Getting to Yes, And

Suneel Gupta: Everyday Dharma


Suneel Gupta

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Kelly welcomes back Suneel Gupta to the podcast to talk about his new book "Everyday Dharma: 8 Essential Practices for Finding Success and Joy in What You Do.”

I know I have a hard time admitting I’m a storyteller – so it was funny to have you say the same thing in your new book.

"Well, it's interesting, because for me the reason that storytelling never sort of resonated, or I wouldn't admit that that's what I love to do, is because I didn't see that as an occupation, right? I was so sort of geared towards this idea of: it's doctor, it's lawyer, it's teacher. Storyteller is not a job title. And so identity wise, I had a really tough time sort of saying, look, that's my thing. It just seemed too soft, too squishy.”

And knowing your dharma is hugely important but it can also come with some amount of pain.

"Dharma is your inner calling, right? And that sounds really sort of big and oftentimes, to me, at least it sounded a little scary, because it's kind of like, well, what if I figure out my calling but there's nothing that I can do about it now? I'm kind of stuck in this path and I've got bills to pay; I've got kids; And it almost seems like it's torture, you know, purpose and meaning. They sound flowery and they sound nice. But the truth is that they can actually hurt like hell. Because if you're not expressing your purpose and you're not living your meaning, then it's just a daily reminder of wondering did I choose the wrong path? And that's why I was really scared to write a book like this. But at the same time, I was feeling this sense of emptiness that I think so many people are feeling. Which is that we're showing up to our work; We're doing our job; But we’re quietly quitting, we're disengaging and it's a shame because it's where we spend approximately half of our working hours.”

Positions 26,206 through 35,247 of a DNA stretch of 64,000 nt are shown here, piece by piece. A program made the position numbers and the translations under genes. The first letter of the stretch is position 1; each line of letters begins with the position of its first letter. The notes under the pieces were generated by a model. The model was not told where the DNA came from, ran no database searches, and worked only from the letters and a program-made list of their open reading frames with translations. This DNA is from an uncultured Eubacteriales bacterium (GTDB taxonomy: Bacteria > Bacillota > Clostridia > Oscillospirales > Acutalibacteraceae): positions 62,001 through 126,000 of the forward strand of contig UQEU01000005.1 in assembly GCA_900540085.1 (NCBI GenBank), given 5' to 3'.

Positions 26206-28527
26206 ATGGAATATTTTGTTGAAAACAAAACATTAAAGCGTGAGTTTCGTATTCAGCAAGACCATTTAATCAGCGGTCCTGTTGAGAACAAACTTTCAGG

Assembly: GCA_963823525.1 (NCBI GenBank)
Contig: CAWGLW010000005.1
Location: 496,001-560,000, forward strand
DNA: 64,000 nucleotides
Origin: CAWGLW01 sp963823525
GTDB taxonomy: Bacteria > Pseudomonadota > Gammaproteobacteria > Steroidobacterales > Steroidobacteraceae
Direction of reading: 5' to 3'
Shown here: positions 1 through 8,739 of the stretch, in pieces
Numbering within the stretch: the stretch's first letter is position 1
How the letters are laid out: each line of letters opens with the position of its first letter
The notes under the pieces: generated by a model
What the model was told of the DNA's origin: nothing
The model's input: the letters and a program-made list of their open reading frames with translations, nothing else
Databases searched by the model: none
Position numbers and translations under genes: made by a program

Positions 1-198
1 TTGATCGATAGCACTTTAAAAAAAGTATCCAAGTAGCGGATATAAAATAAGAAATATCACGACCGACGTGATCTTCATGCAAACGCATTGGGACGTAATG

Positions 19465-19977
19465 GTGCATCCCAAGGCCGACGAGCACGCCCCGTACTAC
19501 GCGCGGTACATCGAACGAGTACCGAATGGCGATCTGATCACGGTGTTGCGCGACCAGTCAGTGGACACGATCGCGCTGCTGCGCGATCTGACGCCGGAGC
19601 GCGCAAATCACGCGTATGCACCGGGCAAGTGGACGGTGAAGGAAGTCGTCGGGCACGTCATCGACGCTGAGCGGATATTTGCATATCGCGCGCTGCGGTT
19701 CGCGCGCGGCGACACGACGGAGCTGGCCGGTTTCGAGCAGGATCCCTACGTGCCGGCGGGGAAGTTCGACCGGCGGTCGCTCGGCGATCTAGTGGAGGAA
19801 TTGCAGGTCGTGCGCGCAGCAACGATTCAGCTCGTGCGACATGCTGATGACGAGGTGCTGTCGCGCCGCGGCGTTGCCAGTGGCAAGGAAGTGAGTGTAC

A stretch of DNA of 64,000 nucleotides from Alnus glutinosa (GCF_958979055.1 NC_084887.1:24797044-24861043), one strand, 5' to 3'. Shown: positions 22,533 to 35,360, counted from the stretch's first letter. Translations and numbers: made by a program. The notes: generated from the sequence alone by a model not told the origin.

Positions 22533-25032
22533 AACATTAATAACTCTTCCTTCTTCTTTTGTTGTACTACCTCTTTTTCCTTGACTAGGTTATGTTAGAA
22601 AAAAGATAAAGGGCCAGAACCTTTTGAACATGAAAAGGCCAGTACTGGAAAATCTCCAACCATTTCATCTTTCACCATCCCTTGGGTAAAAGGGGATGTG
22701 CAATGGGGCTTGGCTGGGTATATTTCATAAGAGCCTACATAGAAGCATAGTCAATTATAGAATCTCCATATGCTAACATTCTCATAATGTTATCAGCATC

Also, we will stray from the center of the wheel of dharma – but it’s imperative that we work to get back to the center.

“It's very, very easy to find yourself on the outside of the wheel, where you're just keeping up with the duties of everything that's going on. But in doing so, it's very easy to lose who you are at the center of that wheel and what you are at the center of that wheel is your dharma. It is what my grandfather called your essence. And you always must find a way to come back to the center of the wheel. And what that means practically is taking whatever this essence is. It is storytelling for me. I think it is for you as well, Kelly, and finding ways to express that even if that isn't your full-time job, right; even if you know your LinkedIn profile doesn't say what that thing is. But if you'd love to design, if you love to build, if you love to help other people feel good: these are not job titles, but they are examples of essence finding ways to take that essence and express it into the world while keeping up with all your other duties. That's really the give and take of dharma.”

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